On February 16th, 2018

2018 Chicago Auto Show Recap

By Andy Osantowske, Senior Unmanned Systems Analyst at PropelUAS and Senior Consultant at Evans Incorporated

Drone? Emergency Medical Services? Chicago? Really?!? MedEx Ambulance Service and PropelUAS think so – and we just set out to show everyone at a world class event. While this concept is fascinating in its own right, those who work in aviation and the drone business know this use case has been discussed before. So, what makes this event so different and noteworthy? The event was the 2018 Chicago Auto Show – the largest of its kind in the US – and to say the Lockheed Martin Indago we had on display turned a few heads would be an understatement. That was the point.

This idea of utilizing UAS technology by first responders is not a new one, but it often limited to providing ‘imaging’ support throughout an incident. This can range from infrared to incredibly powerful cameras to gain a birds-eye view and, hopefully, end the incident, whether a fire or a lost person, quickly. On the opposite end of the ‘drone’ spectrum, there is package delivery where large companies are well beyond the concepts stage of dropping a box in your yard with the latest video game, or, in the case of a grad-school paper I wrote years ago, 2 large pizzas and a 2-litre of cold pop. While most know of these current uses, the most important benefit of deploying UAS technology regardless of the situation is saving time.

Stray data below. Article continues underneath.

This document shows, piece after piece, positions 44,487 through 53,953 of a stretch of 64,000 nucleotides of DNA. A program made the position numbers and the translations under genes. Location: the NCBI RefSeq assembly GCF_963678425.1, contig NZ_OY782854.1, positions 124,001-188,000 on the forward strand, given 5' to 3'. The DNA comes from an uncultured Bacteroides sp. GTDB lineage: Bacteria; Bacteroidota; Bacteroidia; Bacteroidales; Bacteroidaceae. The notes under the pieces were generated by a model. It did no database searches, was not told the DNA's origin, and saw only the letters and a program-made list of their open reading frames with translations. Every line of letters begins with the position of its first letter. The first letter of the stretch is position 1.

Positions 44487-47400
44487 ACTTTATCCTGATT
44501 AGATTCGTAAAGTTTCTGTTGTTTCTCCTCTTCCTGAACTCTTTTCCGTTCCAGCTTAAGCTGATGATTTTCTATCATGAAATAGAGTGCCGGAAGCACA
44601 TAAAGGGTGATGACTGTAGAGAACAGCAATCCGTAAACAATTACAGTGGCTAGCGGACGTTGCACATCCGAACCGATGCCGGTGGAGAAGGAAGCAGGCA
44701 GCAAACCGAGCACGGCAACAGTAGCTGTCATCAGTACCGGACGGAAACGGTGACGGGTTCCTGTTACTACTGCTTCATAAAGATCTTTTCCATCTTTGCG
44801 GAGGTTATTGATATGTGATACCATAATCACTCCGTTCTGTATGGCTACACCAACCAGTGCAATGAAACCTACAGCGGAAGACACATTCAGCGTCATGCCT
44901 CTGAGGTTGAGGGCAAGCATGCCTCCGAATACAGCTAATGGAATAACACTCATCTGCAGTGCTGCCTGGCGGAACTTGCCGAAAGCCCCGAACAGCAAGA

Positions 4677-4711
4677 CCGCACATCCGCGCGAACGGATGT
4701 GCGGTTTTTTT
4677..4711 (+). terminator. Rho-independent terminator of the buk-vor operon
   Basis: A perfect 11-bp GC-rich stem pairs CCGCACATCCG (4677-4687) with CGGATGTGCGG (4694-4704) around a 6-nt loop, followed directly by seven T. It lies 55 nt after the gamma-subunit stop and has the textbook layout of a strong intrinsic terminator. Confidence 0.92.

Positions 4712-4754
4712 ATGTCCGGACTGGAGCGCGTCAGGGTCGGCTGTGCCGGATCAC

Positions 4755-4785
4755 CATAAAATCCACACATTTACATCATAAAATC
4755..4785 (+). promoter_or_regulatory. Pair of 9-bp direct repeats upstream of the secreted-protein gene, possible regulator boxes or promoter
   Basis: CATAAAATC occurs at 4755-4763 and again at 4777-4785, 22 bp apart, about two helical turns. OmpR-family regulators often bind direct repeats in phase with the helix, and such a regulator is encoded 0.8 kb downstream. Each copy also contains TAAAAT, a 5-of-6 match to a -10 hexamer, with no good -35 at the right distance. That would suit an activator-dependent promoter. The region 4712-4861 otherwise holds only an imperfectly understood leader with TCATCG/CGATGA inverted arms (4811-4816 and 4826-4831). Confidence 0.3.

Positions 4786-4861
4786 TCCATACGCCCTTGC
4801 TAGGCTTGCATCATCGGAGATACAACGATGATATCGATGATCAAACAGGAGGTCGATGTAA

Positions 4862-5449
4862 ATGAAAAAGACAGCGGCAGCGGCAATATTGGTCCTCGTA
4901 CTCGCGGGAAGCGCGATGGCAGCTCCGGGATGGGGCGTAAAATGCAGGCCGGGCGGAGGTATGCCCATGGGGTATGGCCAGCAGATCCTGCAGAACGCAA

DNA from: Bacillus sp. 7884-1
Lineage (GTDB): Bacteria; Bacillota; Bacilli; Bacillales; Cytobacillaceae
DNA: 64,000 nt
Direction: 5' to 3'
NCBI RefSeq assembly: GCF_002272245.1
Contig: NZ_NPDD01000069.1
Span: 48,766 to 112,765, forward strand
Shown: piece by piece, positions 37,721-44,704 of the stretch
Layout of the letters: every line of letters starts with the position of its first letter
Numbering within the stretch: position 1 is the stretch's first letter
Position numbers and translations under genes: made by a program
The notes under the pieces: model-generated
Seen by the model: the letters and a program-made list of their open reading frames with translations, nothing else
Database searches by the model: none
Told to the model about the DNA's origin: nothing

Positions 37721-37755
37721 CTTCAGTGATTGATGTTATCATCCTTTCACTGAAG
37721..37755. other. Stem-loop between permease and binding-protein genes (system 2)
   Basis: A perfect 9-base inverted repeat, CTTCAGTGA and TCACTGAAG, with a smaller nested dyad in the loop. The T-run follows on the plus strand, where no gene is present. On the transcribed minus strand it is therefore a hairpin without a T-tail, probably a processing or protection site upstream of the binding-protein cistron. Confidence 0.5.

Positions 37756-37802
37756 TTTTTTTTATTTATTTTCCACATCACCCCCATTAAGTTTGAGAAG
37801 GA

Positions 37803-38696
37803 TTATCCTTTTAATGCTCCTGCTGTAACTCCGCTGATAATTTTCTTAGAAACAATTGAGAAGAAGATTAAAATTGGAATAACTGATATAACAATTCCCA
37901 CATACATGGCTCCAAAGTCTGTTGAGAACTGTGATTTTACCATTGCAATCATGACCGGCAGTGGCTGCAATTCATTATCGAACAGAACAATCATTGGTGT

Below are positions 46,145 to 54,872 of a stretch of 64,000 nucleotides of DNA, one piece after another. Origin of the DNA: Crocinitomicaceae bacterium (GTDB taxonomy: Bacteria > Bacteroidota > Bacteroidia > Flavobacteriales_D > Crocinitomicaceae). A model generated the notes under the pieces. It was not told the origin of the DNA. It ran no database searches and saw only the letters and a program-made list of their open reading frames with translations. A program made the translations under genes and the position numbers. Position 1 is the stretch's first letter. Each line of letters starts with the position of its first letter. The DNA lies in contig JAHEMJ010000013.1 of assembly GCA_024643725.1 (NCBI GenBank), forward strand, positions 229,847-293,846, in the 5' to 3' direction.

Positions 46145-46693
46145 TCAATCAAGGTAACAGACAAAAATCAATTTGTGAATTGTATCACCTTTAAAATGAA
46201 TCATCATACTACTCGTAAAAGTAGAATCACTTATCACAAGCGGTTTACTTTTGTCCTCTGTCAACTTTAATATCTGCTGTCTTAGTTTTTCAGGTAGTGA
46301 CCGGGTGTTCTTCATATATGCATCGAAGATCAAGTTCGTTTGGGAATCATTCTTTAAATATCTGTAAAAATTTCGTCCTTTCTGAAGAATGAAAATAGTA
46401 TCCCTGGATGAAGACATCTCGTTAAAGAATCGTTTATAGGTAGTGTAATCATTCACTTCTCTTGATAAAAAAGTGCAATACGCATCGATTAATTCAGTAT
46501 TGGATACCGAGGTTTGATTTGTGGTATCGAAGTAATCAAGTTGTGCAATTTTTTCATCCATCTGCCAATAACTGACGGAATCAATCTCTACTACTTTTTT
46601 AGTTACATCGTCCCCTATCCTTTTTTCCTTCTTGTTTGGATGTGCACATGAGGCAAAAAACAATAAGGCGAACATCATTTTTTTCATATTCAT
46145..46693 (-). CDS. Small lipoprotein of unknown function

Time ticks away and there is nothing you can do about it. We do what we can to fight, slow, speed up, and stop time – but that clock keeps on ticking. Drones can help reduce the distance between the beginning and the end of many events and situations, so it only makes sense to deploy this capability in a world where every second counts. Imagine, sometime in the near future, where EMS is responding to an incident, but traffic is heavy. Sure, they have sirens, flashing lights, and a magic button/flasher to make all of the traffic lights green ahead of them, but it doesn’t affect the response time all that much – less than 2 minutes according to one study found on the National Institute of Health website. The individual in need doesn’t have time, they need care now, and their situation becomes more dire with each passing second. So why can’t we use the same technology being developed to deliver a large pepperoni or replacement shoes you need but the dog just chewed to deliver blood, medicine, and/or equipment to a person in immediate need?

Technologically, this is all possible today – delivering packages across the sky via an unmanned aircraft has been successfully tested and proven all over the world including here in the US. Regulations, however, are the limiting factor. As an aviation expert, I can see the path being forged to enable this use case within the next few years, it is no different than many other applications. The web of regulatory red tape that exists in the medical industry and emergency response is incredibly complicated and a discussion of what’s needed had to be started to push the limits of what’s possible – introducing this concept at the Chicago Auto Show just did that.